The Kipahulu area of Haleakala National Park is lush and green and full of waterfalls in total contrast to the red and gray bare lands of the Haleakala crater. To get there you'll have to drive the highway to Hana, a narrow, twisting, full of hairpin turns and one lane bridges road. At Kipahulu you can hike and swim in the pools (when the streams are low). From the Kipahulu Ranger Station, trails lead upstream through the rainforest to larger waterfalls and spectacular overlooks of the coastline. Kipahulu has a long history of human habitation. Many historic and archeological sites are visible from the trails in Kipahulu.
Haleakala is a worldwide destination for bird enthusiasts, being noted for its unique birdlife. Due to its relative isolation for a long period of time, Hawaii was an ideal ground for the development of unique native life. Very famous is the nene, the only remaining species of Hawaiian goose. However, most of the birds you'll see in the park are introduced species like pheasants, chukars, skylarks, mockingbirds. For example we've seen many chukars on the park roads.
The Haleakala silversword is endemic to Haleakala National Park growing at high elevation inside the crater and along the slopes of the volcano. It is the most famous member of the endemic Hawaiian silversword. It's considered a first class example of adaptation, having managed to live in such a harsh environment as Haleakala. Their silver hairs allow them to retain water and protect themselves from the intense sun at this altitude. The silversword flowers only once during its life and then it dies. Their Hawaiian name is `ahinahina which means "gray gray". The silverwords were near extinction in the 1920's because of human vandalism and due to the introduced wild goats. Today they are protected and with the wild goats being eliminated from Haleakala, the silverswords have rebounded. There are several trails that highlight silverswords and there's a few of them located near the summit's shelter.
The Sliding Sands trail begins at the visitor center near the summit of Haleakala. It's the main trail into the crater descending 2400 feet over a distance of approximately 5 miles. The trail offers a closer view of the cinder cones and the lava flows and you don't need to go its entire distance to find some of the most amazing views. We didn't go the entire distance, because of lack of time, but we still enjoyed it. The colours are out of this world. The trail is in good condition, sandy, but good to walk. Remember that a good rule is that it will take you twice the time to hike back than it took you to descend and that hiking at this high altitude might slow you down even more. The return ascent is steep and hard going. The trail joins the Halemau'u Trail a mile west of Paliku Cabin. You can exit via Halemau'u Trail or loop around by way of other connecting trails and exit the way you came.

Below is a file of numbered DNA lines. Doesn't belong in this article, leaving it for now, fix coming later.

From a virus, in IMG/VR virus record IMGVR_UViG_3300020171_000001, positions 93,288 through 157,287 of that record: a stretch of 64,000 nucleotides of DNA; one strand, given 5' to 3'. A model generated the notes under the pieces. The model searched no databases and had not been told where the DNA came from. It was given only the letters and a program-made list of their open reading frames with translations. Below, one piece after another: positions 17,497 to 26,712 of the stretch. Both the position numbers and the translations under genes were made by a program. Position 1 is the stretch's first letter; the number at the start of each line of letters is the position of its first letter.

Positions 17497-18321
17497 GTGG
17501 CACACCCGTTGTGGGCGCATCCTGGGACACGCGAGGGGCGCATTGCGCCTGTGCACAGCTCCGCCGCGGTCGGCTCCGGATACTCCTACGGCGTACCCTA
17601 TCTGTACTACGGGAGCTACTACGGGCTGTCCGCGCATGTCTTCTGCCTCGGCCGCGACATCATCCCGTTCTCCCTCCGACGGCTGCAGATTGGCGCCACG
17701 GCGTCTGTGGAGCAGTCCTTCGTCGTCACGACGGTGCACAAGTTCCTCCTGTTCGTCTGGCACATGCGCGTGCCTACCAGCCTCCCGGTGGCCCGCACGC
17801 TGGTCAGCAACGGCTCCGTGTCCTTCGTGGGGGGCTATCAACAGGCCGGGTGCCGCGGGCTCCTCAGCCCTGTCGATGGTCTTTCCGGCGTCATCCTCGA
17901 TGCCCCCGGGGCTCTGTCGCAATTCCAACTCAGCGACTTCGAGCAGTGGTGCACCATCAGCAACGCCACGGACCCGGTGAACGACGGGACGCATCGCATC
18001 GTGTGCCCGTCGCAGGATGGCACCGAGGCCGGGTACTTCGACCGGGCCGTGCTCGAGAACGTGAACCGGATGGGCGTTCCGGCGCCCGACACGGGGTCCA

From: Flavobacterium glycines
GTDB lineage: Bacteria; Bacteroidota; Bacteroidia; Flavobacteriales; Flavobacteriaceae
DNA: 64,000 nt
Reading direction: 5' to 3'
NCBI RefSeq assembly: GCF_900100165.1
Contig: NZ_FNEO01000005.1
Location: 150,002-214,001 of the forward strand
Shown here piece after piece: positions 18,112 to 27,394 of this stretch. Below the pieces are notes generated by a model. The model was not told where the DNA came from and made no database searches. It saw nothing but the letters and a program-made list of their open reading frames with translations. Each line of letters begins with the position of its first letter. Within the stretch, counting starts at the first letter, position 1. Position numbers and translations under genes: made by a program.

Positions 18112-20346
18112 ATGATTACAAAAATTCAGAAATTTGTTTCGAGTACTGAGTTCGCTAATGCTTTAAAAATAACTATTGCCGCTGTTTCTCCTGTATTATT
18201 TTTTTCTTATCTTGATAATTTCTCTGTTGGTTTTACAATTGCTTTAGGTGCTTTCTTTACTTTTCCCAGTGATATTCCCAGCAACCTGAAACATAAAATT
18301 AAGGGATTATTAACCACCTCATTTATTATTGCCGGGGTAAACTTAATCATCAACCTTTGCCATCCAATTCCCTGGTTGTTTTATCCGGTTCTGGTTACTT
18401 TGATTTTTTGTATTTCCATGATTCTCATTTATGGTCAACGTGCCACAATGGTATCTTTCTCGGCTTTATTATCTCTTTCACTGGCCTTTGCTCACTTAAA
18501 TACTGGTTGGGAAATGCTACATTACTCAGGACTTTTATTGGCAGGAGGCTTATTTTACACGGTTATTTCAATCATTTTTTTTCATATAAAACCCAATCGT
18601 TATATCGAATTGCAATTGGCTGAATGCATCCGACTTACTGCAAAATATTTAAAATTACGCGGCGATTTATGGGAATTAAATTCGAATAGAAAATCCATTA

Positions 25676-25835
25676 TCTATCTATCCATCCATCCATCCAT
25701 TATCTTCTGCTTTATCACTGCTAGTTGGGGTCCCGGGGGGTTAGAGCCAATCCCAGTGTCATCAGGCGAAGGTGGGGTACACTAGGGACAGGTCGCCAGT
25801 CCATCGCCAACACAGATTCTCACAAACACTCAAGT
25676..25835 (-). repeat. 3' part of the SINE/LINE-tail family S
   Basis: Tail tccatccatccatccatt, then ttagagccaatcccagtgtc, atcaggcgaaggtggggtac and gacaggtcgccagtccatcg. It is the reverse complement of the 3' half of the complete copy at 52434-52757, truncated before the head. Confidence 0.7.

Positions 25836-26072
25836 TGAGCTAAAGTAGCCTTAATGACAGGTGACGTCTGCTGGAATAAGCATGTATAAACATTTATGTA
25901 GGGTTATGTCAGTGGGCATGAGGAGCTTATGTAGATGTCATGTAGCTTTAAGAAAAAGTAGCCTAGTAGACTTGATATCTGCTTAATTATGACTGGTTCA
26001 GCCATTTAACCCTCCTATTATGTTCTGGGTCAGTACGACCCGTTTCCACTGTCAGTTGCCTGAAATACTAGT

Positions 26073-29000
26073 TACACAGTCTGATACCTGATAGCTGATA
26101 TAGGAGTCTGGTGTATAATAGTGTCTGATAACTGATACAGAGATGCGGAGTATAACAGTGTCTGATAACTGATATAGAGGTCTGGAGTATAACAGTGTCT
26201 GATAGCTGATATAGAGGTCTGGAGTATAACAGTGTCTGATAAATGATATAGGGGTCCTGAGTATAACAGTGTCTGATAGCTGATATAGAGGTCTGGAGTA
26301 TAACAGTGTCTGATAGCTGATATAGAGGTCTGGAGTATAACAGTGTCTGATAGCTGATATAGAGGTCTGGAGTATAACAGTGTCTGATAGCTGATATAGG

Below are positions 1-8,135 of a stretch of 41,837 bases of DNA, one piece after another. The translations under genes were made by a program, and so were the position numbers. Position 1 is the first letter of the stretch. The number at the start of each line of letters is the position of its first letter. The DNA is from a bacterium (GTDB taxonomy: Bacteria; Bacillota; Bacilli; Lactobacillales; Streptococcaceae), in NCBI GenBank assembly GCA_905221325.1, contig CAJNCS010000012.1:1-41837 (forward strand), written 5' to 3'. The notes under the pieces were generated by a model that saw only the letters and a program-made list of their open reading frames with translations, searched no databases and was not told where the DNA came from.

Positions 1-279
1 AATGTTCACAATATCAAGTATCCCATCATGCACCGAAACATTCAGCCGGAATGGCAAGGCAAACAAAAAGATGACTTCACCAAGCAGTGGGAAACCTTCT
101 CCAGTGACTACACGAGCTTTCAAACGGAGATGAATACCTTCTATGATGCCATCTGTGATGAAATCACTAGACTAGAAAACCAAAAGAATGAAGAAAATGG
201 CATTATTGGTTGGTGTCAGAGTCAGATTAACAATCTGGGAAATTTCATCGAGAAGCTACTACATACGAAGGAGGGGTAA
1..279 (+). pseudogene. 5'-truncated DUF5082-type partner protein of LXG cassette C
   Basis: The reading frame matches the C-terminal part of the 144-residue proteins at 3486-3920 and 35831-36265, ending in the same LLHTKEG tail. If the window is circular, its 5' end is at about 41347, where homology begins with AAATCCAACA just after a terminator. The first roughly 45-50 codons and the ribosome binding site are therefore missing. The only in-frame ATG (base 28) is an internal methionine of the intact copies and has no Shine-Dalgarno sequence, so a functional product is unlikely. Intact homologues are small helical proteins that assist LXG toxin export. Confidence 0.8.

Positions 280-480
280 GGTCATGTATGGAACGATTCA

Southeast of the summit of Haleakala is the Magnetic Peak, Maui's second highest point with an elevation of 10,008 ft (3,050 m). This is a peak that can play tricks on people who try to get oriented :) The iron-rich cinder cone that is Magnetic Peak had a magnetic field strong enough to mess with your compass.
This must be one of world's most amazing views. The view of the crater will take you breath away. Streaks of red, yellow, gray and black trace the courses of recent and ancient lava, ash, and cinder flows. I imagine this is how Mars looks like. I took about 100 pictures of the crater, I just couldn't stop. Haleakala's summit elevation is 10,023 feet (3055 meters), but it's believed that once it was much higher than this. Hawaiian volcanoes gradually sink into the ocean because their weight slowly bends down the Earth's crust beneath them.
This outlook accesible on the way down from the summit, provides another spectacular view of the crater floor dotted with cinder cones painted in red, brown and gray. From this distance the cinder cones seem small but can be as tall as 600 feet. The cinder cones are considered to be geologically young, having formed in the last 2500 years. Downslope from the overlook's parking lot is an area covered with many silverswords. Beware, there's lots of bees in this area.
On the way to the summit of Haleakala there is an overlook that should not be, well, overlooked :) Here you'll get a different view of the crater than the one from the summit. A short trail starts from the parking lot just beyond mile marker 17 on Highway 378. The crater has different colors here, or that was my impression. In fact the sunlight and swirling clouds keep changing the hues and patterns. Now, if you're lucky (we weren't that lucky) you might encounter a strange phenomenon. Sometimes in late afternoon when the clouds are low inside the crater and the sun is right behind you, usually around sunset, you'll be able to see the reflection of your own shadow on the clouds, ringed with a rainbow. The native Hawaiians have likened the experience to seeing one’s soul.